Charles Courtney Curran (1861-1942)
Curran’s portraits and landscapes are among the most cherished and refined images of America in the late nineteenth and early twentieth centuries. Curran was born in Hartford, Kentucky in 1861, but spent his childhood in Sandusky, Ohio. Curran’s father was an amateur painter who fostered his early love of art.
In 1888, Curran traveled to Europe where he would absorb the tenets of the French Impressionist style and hone his artistic technique. He enrolled in the Académie Julian in Paris, France and studied under the artists Jean-Joseph Benjamin Constant, Henri-Lucien Doucet, Jules-Joseph Lefebvre, and P.A.J. Dagnan-Bouveret.
Curran joined a burgeoning group of American expatriates who introduced Impressionism to America at the turn of the century, including fellow artists James Abbott McNeill Whistler, Mary Cassatt, John Singer Sargent, and Childe Hassam.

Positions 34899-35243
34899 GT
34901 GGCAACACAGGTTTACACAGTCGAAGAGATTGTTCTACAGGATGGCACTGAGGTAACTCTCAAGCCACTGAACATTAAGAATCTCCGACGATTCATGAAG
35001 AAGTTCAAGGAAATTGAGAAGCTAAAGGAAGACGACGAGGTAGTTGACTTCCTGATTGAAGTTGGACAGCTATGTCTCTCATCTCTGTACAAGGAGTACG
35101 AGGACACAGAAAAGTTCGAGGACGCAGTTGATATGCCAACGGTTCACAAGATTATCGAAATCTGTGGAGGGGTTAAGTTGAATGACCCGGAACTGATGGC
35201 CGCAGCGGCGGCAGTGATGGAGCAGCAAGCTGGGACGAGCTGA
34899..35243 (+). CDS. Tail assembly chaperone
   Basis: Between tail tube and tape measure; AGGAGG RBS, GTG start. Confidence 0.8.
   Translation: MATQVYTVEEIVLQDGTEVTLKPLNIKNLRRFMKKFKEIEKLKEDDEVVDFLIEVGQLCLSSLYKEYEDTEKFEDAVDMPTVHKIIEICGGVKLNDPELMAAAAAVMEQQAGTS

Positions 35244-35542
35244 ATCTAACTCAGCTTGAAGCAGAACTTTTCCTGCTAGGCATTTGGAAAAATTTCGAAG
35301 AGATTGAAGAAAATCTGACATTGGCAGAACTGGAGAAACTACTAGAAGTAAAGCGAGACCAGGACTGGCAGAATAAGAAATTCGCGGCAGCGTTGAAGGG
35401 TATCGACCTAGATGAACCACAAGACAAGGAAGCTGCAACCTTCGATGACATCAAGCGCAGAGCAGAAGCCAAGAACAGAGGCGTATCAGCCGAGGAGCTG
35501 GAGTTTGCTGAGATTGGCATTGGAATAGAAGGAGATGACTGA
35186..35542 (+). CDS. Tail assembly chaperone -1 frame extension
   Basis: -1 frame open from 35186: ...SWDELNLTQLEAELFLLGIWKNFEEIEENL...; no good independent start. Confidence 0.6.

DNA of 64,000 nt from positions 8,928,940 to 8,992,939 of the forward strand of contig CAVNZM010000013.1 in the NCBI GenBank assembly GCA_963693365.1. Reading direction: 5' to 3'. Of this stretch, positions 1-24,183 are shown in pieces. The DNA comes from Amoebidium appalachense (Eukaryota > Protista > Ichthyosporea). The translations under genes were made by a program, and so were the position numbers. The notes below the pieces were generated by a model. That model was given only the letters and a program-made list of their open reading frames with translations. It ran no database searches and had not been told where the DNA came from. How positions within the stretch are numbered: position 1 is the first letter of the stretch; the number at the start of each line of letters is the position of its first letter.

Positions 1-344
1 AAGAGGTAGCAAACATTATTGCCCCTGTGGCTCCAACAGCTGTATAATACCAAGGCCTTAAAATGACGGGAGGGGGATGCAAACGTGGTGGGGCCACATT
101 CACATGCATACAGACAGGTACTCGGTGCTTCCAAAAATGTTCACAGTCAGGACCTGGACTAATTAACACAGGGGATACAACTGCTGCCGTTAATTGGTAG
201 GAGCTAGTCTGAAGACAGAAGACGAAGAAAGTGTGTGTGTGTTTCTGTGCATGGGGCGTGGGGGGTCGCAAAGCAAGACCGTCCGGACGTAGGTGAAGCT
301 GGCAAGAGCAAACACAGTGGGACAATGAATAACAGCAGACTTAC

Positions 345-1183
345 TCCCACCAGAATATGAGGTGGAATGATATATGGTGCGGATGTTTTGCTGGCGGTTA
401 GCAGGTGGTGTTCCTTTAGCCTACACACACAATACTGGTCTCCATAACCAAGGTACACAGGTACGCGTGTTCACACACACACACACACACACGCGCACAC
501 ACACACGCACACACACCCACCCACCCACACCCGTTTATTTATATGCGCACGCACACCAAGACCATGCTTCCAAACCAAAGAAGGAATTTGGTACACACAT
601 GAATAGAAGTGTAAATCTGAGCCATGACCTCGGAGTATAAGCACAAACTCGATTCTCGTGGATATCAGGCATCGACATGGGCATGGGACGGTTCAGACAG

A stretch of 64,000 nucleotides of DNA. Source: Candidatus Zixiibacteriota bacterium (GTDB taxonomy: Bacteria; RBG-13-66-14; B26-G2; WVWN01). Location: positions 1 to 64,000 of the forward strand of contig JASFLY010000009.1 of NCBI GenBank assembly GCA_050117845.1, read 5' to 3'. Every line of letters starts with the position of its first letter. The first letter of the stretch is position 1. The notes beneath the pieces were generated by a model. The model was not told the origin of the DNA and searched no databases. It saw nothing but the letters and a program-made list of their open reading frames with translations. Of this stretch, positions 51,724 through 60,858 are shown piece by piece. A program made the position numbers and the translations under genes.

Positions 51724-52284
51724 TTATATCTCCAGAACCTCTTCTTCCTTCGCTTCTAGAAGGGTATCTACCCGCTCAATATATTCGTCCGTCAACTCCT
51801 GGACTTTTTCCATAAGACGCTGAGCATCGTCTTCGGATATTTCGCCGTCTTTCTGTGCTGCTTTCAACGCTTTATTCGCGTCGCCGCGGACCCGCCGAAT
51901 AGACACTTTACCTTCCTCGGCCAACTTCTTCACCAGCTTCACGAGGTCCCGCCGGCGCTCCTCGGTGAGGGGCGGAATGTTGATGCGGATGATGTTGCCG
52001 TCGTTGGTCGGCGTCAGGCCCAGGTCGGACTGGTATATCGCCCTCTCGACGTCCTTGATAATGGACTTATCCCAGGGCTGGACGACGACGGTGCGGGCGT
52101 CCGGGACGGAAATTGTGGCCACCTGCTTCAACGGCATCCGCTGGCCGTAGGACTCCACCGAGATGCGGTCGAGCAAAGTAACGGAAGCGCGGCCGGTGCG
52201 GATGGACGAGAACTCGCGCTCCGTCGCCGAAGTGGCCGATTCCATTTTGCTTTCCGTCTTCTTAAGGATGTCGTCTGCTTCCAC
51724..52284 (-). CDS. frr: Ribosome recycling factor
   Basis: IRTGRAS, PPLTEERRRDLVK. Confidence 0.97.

Curran was enormously popular among his contemporaries and his works were heralded by critics for their beauty, delicacy and sophisticated style. Curran sought solace in nostalgic landscapes that represented the simplicity of the past.
He is best known for his portraits, genre scenes, and idealized views of nature. He typically depicted tranquil, noble images of women and children set outdoors amid lush gardens and expansive pastures and hillsides, rendered with soft features and a trademark innocence and charm.